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UPDATED: Jury convicts woman in last year’s Craigslist slaying

Post by Stacey Mulick / The News Tribune on April 14, 2011 at 9:11 am with 19 Comments »
April 14, 2011 11:01 am
Amanda Knight

A Pierce County jury has convicted a 22-year-old woman accused of taking part in a home-invasion robbery last year that killed an Edgewood father and terrorized his family.

The jury’s verdict was announced this morning. The jurors found Amanda Knight guilty as charged of first-degree murder, first-degree robbery and two counts of second-degree assault.

Knight is scheduled to be sentenced May 13. She faces more than 50 years in prison.

Knight is the second principal defendant to be convicted in the slaying of Jim Sanders, 43. Last month, a different jury convicted Kiyoshi Higashi, 23, of similar charges. He was sentenced to nearly 124 years in prison.

Two other men – Clabon Berniard and Joshua Reese – have pleaded not guilty to murder and other charges and await trial.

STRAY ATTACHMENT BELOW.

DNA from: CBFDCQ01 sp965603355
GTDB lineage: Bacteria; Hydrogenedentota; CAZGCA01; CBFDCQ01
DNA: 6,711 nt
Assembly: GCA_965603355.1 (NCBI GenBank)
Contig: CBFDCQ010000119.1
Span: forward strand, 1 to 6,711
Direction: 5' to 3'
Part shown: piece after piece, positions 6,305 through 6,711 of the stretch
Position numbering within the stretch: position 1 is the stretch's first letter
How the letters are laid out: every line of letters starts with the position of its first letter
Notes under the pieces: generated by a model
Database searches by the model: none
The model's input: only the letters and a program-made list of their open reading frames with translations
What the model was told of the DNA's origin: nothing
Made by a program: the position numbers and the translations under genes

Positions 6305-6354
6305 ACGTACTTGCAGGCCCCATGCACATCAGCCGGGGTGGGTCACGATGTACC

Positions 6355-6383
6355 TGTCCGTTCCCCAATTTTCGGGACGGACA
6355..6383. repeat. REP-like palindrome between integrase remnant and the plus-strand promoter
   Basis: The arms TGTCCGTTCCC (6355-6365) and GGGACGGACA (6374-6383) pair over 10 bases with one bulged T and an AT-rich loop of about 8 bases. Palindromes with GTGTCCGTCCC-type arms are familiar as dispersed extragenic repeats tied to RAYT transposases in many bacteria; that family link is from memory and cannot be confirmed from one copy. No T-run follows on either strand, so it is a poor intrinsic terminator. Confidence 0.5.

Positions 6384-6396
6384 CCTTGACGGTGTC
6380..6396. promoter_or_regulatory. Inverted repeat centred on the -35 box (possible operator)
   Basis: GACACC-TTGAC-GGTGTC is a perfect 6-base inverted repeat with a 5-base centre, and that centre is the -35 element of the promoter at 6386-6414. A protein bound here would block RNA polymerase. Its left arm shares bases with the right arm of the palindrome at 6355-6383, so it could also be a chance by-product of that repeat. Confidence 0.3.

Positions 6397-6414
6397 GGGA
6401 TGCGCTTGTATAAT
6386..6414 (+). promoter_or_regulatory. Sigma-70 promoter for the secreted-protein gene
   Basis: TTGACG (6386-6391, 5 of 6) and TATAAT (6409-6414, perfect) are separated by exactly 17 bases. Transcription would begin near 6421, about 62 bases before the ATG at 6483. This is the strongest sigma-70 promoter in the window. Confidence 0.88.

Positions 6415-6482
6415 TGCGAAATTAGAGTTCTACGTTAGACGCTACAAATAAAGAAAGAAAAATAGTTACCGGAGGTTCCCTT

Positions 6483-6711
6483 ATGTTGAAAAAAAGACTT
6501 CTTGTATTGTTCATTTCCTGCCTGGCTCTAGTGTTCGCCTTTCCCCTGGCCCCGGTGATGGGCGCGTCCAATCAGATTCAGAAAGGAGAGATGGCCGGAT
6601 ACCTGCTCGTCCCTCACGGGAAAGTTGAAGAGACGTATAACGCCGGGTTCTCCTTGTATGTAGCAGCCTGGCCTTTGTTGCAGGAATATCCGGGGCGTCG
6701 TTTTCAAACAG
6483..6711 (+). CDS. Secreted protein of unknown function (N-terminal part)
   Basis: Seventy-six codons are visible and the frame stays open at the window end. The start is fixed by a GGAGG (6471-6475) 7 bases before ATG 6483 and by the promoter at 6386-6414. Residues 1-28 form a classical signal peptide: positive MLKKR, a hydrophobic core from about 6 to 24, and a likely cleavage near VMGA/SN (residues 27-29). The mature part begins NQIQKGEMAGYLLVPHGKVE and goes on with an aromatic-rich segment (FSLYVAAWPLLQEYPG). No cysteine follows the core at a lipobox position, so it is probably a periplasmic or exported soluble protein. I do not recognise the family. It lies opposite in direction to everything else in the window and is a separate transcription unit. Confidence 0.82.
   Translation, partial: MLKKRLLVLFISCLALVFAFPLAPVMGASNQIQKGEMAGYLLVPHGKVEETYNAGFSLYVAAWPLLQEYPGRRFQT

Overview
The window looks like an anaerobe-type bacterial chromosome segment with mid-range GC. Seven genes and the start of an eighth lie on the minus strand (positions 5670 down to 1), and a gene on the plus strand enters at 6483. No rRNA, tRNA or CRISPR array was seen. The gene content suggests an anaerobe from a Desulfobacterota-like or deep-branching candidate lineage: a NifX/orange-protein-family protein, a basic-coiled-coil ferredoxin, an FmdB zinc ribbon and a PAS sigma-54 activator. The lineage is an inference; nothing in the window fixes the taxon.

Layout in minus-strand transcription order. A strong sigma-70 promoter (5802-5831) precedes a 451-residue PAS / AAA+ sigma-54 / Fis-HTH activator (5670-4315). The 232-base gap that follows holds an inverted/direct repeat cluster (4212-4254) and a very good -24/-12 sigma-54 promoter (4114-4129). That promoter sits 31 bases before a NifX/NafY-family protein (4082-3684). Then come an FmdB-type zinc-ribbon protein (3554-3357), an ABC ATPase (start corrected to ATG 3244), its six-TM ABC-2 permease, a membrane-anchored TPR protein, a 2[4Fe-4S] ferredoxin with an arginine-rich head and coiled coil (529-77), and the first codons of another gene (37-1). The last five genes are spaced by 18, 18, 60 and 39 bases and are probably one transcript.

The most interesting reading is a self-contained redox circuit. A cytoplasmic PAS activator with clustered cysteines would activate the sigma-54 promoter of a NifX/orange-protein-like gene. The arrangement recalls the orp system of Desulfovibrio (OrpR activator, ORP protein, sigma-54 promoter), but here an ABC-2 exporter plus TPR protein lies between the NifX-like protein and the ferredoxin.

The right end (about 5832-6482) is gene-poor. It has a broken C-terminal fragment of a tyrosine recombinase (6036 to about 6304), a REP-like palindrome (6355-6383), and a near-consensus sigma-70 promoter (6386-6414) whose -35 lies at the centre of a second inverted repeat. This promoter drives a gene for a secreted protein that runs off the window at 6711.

Prosecutors alleged Knight and Higashi went to the Sanders’ Edgewood home the night of April 28, 2010, after Jim Sanders advertised a diamond ring for sale on Craigslist. Knight and Higashi posed as buyers and, after they were let inside the home, Higashi pulled out a gun.

Jim Sanders and his wife, Charlene, were tied up. Berniard and Reese were let in the house and rounded up the Sanders’ two sons at gunpoint, court documents state.

Jim and Charlene Sanders were beaten and threatened with death. He eventually broke free and was fatally shot when he fought with the robbers.

The robbers fled the house with jewelry, a laptop computer, cellphones and other items.

Knight’s trial lasted a little over a week. Attorneys delivered closing arguments Wednesday morning and jurors started their deliberations in the afternoon. They reached their verdict at the end of the day.